The next step is all the legalities. What are you going to name your business? Check the Australian Business Register to make sure it hasn’t already been used, and then once final, you need to apply for an Australian Business Number (ABN). Then, you should decide if you want to stick to just an ABN or to register as a company or trust. At this stage, you might want to open a bank account for the business and arrange your insurance.
4. Pricing Strategy
You will also want to consider how much you’re going to charge for your flower arrangements, and the payment methods you’ll accept once you open the business itself. There are plenty of options, whether all products are ordered through your eCommerce store, or if you have a brick and mortar store, do you want to accept cash and card payments, and if so, do you prefer to use EFTPOS?
5. Business Operations
Finally, you need to think about your general business operations. This can include your online systems, which need to be as efficient as possible for ordering, customer communication and marketing. Stock management systems are one way you can make life a lot easier. It could also include your staff members, keeping in mind that outsourcing is an affordable way of handing some of the workload to other people.
How To Market Your Business
One of the most important features of your floral business is your marketing. You’ve already established who you’re going to market to, but how are you going to do that? There are plenty of options available, from word of mouth to online marketing. Here’s what you need to know.
1. Provide Good Customer Service
Good customer service = great word of mouth. If you can provide quality customer service experience to your customers, you’re more likely to have them return. Not only that, but they’re also more likely to tell others about your business. Word of mouth actually drives five times more sales than other forms of advertising, so it’s well worth taking the time to be nice.
2. Create An Online Store
Your website is your business’ backbone. Whether you want to run an eCommerce store, or you simply want to promote your flowers, a website is a business essential. Keep your website clean, don’t overdo the content, but also don’t have too little information. Your website needs to look good – first impressions matter. Make sure it’s easy to navigate, the content is well-written and high-quality English, that it’s modern and suits your branding. Include your hours of operation, location, phone number, and of course information about your products. You could also consider a blog, which is great to link to social media marketing.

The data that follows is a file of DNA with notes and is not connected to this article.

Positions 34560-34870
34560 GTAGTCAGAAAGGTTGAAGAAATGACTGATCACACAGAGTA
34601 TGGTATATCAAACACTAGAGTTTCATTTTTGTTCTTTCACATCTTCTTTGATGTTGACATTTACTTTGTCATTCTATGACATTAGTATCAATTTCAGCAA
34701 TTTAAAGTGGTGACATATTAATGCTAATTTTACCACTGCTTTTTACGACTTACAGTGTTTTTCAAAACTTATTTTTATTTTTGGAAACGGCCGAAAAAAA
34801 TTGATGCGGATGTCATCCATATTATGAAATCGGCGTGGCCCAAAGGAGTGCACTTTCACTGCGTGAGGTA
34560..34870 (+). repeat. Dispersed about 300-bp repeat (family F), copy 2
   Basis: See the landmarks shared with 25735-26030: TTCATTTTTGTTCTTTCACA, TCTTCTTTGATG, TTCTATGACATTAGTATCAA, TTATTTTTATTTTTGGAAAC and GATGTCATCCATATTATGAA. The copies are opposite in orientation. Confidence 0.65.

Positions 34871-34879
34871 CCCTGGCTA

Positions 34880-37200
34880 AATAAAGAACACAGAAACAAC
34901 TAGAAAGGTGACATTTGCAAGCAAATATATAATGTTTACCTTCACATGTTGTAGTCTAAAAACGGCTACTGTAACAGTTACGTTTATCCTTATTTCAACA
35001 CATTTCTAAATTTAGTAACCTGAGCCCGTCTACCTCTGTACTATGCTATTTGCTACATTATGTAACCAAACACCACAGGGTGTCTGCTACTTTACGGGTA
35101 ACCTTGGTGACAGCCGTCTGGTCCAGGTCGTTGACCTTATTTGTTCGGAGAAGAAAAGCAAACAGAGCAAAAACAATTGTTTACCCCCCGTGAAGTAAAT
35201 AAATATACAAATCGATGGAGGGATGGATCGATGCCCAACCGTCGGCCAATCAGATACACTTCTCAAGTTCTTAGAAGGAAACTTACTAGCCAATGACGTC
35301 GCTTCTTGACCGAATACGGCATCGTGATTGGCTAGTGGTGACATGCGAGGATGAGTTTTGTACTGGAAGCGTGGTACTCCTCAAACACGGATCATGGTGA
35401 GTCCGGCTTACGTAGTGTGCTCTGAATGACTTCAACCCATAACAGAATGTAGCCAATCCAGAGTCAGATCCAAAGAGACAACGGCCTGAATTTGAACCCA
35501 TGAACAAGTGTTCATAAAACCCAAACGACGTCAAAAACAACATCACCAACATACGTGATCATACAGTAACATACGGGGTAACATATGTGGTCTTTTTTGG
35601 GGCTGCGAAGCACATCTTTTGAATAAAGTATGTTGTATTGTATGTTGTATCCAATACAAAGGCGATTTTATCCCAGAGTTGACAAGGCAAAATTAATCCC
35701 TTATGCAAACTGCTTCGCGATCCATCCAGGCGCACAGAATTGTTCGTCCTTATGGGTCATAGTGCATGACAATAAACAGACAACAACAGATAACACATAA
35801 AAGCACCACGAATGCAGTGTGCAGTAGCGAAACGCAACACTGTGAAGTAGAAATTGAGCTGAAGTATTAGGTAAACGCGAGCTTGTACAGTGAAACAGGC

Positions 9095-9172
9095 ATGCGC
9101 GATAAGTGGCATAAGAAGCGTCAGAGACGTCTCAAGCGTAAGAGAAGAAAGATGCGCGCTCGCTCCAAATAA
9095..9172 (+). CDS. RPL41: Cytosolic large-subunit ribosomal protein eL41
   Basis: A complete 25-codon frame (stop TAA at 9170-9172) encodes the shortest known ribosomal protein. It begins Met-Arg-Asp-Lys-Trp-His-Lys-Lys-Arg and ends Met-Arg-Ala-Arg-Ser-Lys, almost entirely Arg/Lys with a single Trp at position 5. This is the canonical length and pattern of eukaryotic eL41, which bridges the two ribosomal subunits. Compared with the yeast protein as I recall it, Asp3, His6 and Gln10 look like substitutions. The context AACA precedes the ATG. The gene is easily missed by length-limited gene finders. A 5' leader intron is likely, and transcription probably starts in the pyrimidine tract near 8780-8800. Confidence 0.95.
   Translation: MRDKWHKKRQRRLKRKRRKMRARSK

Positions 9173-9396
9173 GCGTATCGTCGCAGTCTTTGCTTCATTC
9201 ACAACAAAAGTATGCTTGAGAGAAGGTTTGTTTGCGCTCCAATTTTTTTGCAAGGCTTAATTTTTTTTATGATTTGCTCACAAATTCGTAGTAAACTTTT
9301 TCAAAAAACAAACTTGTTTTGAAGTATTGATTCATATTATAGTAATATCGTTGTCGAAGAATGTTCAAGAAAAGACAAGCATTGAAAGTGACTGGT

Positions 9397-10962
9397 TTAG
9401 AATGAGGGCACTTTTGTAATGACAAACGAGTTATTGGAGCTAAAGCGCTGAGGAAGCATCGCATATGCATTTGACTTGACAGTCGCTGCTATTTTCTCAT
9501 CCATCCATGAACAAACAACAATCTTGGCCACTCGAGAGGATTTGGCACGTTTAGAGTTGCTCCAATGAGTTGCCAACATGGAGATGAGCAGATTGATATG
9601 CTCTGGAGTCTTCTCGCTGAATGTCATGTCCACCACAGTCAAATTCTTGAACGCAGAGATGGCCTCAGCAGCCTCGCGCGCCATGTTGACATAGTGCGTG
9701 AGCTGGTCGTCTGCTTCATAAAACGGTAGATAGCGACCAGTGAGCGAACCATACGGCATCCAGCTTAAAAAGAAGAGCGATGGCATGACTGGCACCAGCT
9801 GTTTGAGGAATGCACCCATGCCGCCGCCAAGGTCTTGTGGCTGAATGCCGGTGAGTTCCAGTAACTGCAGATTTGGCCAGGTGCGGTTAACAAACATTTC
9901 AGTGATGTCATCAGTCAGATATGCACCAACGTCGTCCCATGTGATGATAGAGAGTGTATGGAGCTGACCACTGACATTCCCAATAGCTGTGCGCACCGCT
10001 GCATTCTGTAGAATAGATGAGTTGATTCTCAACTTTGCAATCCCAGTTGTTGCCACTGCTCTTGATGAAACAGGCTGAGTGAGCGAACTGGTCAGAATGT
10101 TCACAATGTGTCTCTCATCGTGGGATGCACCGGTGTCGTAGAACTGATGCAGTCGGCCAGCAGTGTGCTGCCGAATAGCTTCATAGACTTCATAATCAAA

3. Social Media Marketing
Speaking of social media marketing, once you’ve established your audience you can target your posts to suit. Facebook, Pinterest and Instagram are perfect sources of marketing for a floral business, allowing you to post photos of your creations and to advertise special deals. You can also boost your posts so that they reach the right target markets.
It won’t be easy
While business might be booming for florists, don’t go into this business decision thinking it’s going to be a walk in the park (or gardens…). Running any business takes time and a lot of work, and with a florist business, you can expect to start out working long hours getting the business ready – and accumulating clients. You not only need to be prepared financially, but also mentally. There will be setbacks and you’ll have to put in hard work, so be prepared.
… but it will be worth it
There are many benefits of running a florist business, so despite the hard work you need to put into it, it will be worth it. To start with, you get to work with flowers all the time – and there’s no doubt the beautiful scents and stunning colours will make you feel happier. Not only will you feel happier, but you’ll be bringing joy into other people’s lives. Starting your own florist business will also give you more flexible life-work options. You can be your own boss. You get to be creative, coming up with new floral arrangements and designs; and there’s plenty of opportunity for growth.
If you’re planning on starting your own floral business, follow the above tips and you’ll have a greater chance of success in the long run.